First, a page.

Fifty years ago, in 1966, an excavation began at Calis Corner, Kimpton, that proved important to the country. We owe much of this discovery to the landowner William Flambert, whose lifelong interest in archaeology enabled him to determine the significance of a portion of the field in which the plow had repeatedly snagged compacted flints. He invited the Andover Archaeological Society (AAS) to conduct the study. The Society was formed in 1964 in response to the increasing destruction of the sites as a result of the redevelopment of Andover into an "overflow" town.
In 1966, AAS was headed by Max Dacre, who was initially given one month to complete the research in Calis Corner before the fall plowing began. The work was done on weekends with volunteers, and it soon became clear that the site deserved closer attention. The deadline was gradually extended until the work was completed in 1970. Thorough scientific excavations brought AAS recognition from the archaeological community, and the results were published in the Proceedings of the Prehistoric Society in 1981.
At Calice Corner, the AAS discovered a Bronze Age cremation cemetery that had been in continuous use for 1,500 years. It was also preceded by Late Neolithic activity. The site is only ten miles east of the Wessex Neolithic henge monuments of Woodendge and Darrington Walls, and to the south of it runs Harrow Way, an important prehistoric road linking Wessex and Kent. Nearby is the Kimpton Mound Cemetery, and it has been suggested that these two sites were part of a broader mortuary landscape in the Bronze Age (Stoodley 2013).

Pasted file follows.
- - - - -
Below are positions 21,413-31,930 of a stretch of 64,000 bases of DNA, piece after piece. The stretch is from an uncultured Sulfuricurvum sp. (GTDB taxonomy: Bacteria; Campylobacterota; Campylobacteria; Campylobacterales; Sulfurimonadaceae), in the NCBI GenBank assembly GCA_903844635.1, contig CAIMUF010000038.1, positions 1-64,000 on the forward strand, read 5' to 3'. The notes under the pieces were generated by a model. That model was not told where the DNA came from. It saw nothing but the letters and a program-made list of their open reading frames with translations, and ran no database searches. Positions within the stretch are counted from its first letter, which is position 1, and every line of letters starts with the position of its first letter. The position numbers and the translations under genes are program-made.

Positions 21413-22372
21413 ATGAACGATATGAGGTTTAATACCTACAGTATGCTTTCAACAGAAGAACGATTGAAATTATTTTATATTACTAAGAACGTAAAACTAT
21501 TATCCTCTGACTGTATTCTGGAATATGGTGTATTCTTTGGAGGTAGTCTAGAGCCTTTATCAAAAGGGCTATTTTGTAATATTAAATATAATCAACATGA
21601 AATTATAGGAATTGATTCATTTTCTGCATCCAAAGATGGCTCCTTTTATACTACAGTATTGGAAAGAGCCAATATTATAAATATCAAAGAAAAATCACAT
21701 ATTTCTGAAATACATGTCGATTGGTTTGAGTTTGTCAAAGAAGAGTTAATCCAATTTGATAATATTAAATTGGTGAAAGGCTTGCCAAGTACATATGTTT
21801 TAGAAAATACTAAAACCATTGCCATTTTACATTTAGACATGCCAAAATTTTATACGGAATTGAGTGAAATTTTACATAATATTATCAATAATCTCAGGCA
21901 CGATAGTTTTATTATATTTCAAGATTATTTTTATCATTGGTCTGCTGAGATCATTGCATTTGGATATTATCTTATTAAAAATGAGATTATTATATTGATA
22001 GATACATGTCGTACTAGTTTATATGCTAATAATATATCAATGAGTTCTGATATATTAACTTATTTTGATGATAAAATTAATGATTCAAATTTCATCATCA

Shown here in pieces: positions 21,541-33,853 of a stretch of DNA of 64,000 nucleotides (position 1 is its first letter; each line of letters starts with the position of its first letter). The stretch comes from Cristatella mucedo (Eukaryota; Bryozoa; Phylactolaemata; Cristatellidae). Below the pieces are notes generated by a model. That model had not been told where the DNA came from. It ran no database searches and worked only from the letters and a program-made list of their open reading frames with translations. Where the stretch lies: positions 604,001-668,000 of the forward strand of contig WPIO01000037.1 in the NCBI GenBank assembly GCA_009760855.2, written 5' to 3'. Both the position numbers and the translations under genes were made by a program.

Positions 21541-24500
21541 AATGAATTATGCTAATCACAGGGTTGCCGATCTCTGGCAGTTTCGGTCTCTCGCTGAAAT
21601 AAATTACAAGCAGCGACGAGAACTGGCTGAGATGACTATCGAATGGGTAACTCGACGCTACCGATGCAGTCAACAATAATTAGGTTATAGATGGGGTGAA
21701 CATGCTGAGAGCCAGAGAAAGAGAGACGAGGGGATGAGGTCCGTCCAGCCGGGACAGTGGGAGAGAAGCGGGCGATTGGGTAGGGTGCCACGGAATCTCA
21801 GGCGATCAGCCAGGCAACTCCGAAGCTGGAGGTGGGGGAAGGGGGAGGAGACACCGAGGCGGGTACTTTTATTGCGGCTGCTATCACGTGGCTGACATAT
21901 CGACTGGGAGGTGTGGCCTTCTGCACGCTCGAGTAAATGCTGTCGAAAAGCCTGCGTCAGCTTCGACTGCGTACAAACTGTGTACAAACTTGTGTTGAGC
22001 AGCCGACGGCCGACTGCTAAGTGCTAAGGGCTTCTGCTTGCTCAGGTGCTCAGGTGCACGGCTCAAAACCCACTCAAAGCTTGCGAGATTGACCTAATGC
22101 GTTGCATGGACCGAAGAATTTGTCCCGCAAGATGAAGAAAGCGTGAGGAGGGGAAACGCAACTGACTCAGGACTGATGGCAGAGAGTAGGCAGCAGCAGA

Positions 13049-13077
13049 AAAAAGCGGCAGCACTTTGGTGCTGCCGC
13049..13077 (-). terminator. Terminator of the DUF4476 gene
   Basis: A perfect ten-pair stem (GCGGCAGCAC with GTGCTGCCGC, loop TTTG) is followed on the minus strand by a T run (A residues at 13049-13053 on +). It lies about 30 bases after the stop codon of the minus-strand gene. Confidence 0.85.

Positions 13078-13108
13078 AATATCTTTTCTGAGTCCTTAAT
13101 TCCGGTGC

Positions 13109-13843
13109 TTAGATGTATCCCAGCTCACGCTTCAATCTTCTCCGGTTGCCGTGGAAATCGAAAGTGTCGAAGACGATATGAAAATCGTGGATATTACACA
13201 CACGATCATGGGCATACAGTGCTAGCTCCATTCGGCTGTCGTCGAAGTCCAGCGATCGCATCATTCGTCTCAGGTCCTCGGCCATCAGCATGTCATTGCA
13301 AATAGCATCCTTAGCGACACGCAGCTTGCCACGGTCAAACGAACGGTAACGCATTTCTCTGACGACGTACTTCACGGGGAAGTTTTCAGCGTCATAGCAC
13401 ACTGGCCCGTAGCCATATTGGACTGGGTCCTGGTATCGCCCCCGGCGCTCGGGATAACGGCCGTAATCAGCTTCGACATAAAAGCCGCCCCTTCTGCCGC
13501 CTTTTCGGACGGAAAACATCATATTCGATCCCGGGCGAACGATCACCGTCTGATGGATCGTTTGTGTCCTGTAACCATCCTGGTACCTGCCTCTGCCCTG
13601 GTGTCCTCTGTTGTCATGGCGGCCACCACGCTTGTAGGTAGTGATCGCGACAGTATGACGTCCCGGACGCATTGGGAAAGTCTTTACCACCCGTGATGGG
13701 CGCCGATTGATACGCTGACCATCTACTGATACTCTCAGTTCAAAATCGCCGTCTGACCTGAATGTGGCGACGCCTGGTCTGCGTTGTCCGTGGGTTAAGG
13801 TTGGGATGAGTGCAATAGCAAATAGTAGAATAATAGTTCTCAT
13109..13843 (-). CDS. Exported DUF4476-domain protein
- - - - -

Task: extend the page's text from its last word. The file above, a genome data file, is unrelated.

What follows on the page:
As mentioned, the earliest activity at this site dates to the Neolithic, centered on three large sarsen stones that may have appeared here naturally. Burial activity began at the site in the Early Bronze Age (2000-1500 BC) when several cremations were placed in deep pits. This was followed by the erection of a circle of small sarsen stones on a flint platform, together with a platform for the fire where cremations were to take place, as well as 22 urns covered with flint shells (only six of which contained cremated remains).
It was during the Middle and Late Bronze Age (1500 - 600 BC) that the greatest activity took place. A large platform of flint was accumulated, in which cremation burials were inserted. This platform was extended four times, and different types and phases of burials were identified. For example, Stoodley suggests that the presence or absence of flint kirps over burials in this period may reflect a change in "fashion" in funerary practice. The five distinct clusters of burials may represent family groups, while the range of ages and genders represented and the paucity of associated artifacts suggest an egalitarian community with no pronounced social hierarchy.
What is noteworthy is that the site was apparently used continuously for such a long time: the use and reuse of fire sites, methods of burning and crushing bones, and platform construction techniques were all consistent over a long period of time.